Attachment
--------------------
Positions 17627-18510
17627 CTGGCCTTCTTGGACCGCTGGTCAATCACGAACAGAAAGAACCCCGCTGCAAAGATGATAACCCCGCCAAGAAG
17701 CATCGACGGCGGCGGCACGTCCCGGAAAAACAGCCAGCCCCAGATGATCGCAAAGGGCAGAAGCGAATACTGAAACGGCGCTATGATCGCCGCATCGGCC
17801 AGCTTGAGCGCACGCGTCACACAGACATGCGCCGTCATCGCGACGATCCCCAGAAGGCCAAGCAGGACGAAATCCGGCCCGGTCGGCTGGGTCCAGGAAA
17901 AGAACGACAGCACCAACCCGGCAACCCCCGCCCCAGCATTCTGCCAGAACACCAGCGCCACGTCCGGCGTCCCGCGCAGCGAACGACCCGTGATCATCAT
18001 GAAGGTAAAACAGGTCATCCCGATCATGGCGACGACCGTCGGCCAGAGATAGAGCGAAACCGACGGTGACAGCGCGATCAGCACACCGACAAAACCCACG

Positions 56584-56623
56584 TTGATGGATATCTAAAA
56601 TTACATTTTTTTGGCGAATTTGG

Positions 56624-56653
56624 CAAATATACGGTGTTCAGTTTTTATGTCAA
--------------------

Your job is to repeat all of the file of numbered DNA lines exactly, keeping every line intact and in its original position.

Positions 17627-18510
17627 CTGGCCTTCTTGGACCGCTGGTCAATCACGAACAGAAAGAACCCCGCTGCAAAGATGATAACCCCGCCAAGAAG
17701 CATCGACGGCGGCGGCACGTCCCGGAAAAACAGCCAGCCCCAGATGATCGCAAAGGGCAGAAGCGAATACTGAAACGGCGCTATGATCGCCGCATCGGCC
17801 AGCTTGAGCGCACGCGTCACACAGACATGCGCCGTCATCGCGACGATCCCCAGAAGGCCAAGCAGGACGAAATCCGGCCCGGTCGGCTGGGTCCAGGAAA
17901 AGAACGACAGCACCAACCCGGCAACCCCCGCCCCAGCATTCTGCCAGAACACCAGCGCCACGTCCGGCGTCCCGCGCAGCGAACGACCCGTGATCATCAT
18001 GAAGGTAAAACAGGTCATCCCGATCATGGCGACGACCGTCGGCCAGAGATAGAGCGAAACCGACGGTGACAGCGCGATCAGCACACCGACAAAACCCACG

Positions 56584-56623
56584 TTGATGGATATCTAAAA
56601 TTACATTTTTTTGGCGAATTTGG

Positions 56624-56653
56624 CAAATATACGGTGTTCAGTTTTTATGTCAA